In the spring of 2009, that changed.  My Fish Doctor anglers started catching 18 to 20 inch landlocks and I heard similar reports from other fishermen.  An occasional legal landlock larger than 25” was taken, but most fish were sublegal, probably two or three years old, according to preliminary estimates from biologists.  During the 2009 season, from April through September, my anglers boated 8 landlocks, a major increase over previous years.
    That brings us to the 2010 season.  As of June 15, my charters have already boated 15 landlocks up to 24 inches on my charter boat, and I I have collected data on 12 of them for a researcher in the Province of Ontario. Although my anglers haven’t caught any legal landlocks, several photos of landlocks in the 10 to 15 pound class were  posted online in late March and early April, 2010.

     

     I had heard that not much had changed with the landlocked salmon or what biologists are calling Atlantic salmon management program in New York State, but major changes had been made by the Province of Ontario.  When I received the information I asked for about Ontario’s salmon management program, it became very clear why we’re seeing more Atlantics.  Canada’s stocking increased from  199,062 fry and fall fingerlings in 2005 to 836,898 fry, fall fingerling, yearling, and even 698 adult  salmon in 2009, all so-called “LaHave/Harwood” strain Atlantics, a major change in the program. In contrast, the NYSDEC stocked 74,000 Atlantics in 2009.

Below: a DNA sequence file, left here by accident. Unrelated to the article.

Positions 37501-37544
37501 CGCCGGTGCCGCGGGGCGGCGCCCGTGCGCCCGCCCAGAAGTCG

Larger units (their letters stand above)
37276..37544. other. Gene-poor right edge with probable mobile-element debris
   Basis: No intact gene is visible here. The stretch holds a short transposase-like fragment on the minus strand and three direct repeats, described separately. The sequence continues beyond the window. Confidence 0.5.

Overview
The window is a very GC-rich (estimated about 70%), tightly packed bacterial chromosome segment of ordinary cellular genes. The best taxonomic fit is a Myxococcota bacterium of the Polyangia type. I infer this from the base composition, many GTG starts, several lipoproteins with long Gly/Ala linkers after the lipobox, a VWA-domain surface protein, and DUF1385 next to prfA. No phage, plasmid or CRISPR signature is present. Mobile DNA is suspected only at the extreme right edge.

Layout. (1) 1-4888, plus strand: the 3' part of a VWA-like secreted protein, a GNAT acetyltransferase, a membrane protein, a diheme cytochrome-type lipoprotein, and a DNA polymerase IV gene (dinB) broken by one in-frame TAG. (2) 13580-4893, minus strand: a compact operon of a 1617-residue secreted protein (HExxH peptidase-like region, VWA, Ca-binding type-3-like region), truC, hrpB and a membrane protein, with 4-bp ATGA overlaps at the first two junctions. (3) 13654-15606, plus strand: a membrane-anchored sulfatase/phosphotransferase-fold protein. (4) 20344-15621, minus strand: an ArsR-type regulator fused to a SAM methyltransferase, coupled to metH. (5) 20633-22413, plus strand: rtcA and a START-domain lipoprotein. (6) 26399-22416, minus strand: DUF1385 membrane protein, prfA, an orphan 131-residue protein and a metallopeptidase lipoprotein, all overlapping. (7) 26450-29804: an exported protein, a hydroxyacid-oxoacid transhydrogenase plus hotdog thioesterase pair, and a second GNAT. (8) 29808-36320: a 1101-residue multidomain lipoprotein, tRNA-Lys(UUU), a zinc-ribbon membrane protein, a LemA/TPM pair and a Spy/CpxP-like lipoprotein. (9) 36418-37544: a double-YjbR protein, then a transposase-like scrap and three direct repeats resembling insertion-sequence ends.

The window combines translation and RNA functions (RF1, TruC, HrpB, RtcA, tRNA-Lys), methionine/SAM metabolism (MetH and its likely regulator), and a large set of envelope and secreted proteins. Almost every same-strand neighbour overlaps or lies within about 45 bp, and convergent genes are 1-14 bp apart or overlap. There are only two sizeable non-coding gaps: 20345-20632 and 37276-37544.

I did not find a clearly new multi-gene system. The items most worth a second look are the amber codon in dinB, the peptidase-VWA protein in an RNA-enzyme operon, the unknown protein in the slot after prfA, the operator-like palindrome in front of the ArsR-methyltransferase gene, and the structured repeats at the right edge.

Although New York and Ontario biologists don’t yet know if the increased number of landlocks is a result of Ontario’s intensified management program, that certainly(emphasis) appears to be the case. 

     

    My guess is also that we may be seeing the beginning of a spectacular Lake Ontario fishery for Atlantic salmon, and, hopefully,  the successful restoration of this once native species in Lake Ontario.  Historic written accounts tell about native landlocked Atlantic salmon in Lake Ontario up to 47 lbs.  Adult fish in the fall were so abundant in tributary streams that spawning salmon in gravelly river fords spooked horses pulling wagons.  Spawning Atlantics were even speared onto wagons for use as food, and even fertilizer for gardens. 

     

    If it happens, hats off to Ontario’s fishery biologists and their historic accomplishment.